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Binance Responds to UK Exchange Service Restrictions

2 mins
Updated by Kyle Baird
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In Brief

  • Binance responds to the U.K. financial regulator's warning.
  • The exchange clarified that BML is a separate legal entity from Binance.com.
  • Binance goes on to say that it has not yet launched its U.K. business.
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Binance offered a series of tweets responding to the U.K. FCA after the latter sent a notice to the exchange saying that it was not permitted to carry out regulated operations in the country.

In a series of tweets published on June 28, Binance responded to a recent statement from the United Kingdom’s Financial Conduct Authority (FCA). The regulator, earlier this week, asserted that Binance Markets Limited was not permitted to conduct regulatory operations in the U.K., as the exchange lacked the license to carry out business.

Specifically, the FCA warned consumers of Binance Markets (BML), with the remarks also pertaining to the larger Binance Group. The notice came with a statement saying that BML was not allowed to conduct regulated trading activity without written consent from the FCA.

Binance clarified that BML was a separate entity from Binance.com and does not offer associated products or services. It goes on to say that it has not yet launched its U.K. business or used the aforementioned regulatory permissions. The exchange also clarifies that it has no direct impact on the services provided on Binance.com.

Binance to ensure compliance

Binance also offers a conciliatory note in saying that it takes a “collaborative approach” to working with regulators and that it takes regulations seriously. The exchange is now facing scrutiny from regulators in several countries as authorities begin examining how to rein in the cryptocurrency market.

In particular, popular exchanges like Binance are being targeted because it has a large user base and a presence in several countries. Binance is one of the largest exchanges in the world by trading volumes, and governments have grown concerned over the impact the market could have on retail investors.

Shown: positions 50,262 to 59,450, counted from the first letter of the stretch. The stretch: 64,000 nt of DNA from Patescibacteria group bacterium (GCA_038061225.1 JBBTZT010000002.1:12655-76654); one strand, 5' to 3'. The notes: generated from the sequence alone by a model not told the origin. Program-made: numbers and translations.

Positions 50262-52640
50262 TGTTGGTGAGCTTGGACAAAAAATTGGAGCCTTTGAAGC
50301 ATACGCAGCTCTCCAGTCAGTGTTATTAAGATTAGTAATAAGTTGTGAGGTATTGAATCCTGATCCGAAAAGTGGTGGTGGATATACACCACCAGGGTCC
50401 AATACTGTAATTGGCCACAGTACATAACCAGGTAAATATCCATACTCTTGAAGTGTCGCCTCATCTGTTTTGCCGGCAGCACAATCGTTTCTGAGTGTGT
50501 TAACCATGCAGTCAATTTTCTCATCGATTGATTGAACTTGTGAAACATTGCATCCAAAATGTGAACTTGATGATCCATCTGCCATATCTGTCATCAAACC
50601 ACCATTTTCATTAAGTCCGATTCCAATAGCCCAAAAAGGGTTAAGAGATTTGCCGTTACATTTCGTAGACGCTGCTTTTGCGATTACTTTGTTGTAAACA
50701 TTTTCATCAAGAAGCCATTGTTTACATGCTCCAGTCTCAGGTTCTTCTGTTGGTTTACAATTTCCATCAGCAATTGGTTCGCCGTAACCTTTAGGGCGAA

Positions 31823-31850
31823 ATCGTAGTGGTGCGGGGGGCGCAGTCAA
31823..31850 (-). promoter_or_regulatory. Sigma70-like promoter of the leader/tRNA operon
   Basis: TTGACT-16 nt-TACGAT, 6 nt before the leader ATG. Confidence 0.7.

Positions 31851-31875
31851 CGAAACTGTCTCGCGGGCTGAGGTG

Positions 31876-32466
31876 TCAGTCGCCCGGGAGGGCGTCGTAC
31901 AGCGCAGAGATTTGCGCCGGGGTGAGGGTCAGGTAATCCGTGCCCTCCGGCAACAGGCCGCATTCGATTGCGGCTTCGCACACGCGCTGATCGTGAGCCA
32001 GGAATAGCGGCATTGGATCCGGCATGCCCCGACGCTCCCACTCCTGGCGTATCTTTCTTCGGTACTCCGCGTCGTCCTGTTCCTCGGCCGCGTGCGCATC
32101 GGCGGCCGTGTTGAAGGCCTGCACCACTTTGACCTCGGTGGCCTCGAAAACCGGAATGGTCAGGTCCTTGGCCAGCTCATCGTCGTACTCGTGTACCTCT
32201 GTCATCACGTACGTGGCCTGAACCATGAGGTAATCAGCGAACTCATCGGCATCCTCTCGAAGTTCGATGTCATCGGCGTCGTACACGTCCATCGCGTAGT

The FCA announced a temporary registration regime against cryptocurrency firms until July 2021 in December 2020. Canada and Japan, meanwhile, have also sent notices to the exchange

A global movement targeting exchanges

The U.K. is one of many countries that are cracking down on exchange operations, with the concerns largely related to investor protection, market manipulation, and money laundering. The move is aligned with other global organizations that are trying to curb the hitherto unrestricted growth of the cryptocurrency market.

The Financial Action Task Force (FATF), which deals with curbing money laundering and the use of funds for illicit activity on a global level, recently chided Maltese officials for lax oversight in their cryptocurrency regulation. The Ontario Securities Commission, which has also stepped up its regulation game, has summoned Poloniex and KuCoin for failing to comply with regulation. Binance has left the Ontario province as a result of this crackdown.

These global developments are a signal that governments believe that it is time to issue some action on the crypto market — which may not be draconian, but will certainly curb it. The U.S., meanwhile, is also focusing on regulating the market, but no large-scale action has taken place yet. The Biden administration is reportedly working on a broad crypto regulation framework, and remarks and actions taken by individuals and organizations hint that this may be coming soon.

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Rahul Nambiampurath
Rahul Nambiampurath's cryptocurrency journey first began in 2014 when he stumbled upon Satoshi's Bitcoin whitepaper. With a bachelor's degree in Commerce and an MBA in Finance from Sikkim Manipal University, he was among the few that first recognized the sheer untapped potential of decentralized technologies. Since then, he has helped DeFi platforms like Balancer and Sidus Heroes — a web3 metaverse — as well as CEXs like Bitso (Mexico's biggest) and Overbit to reach new heights with his...
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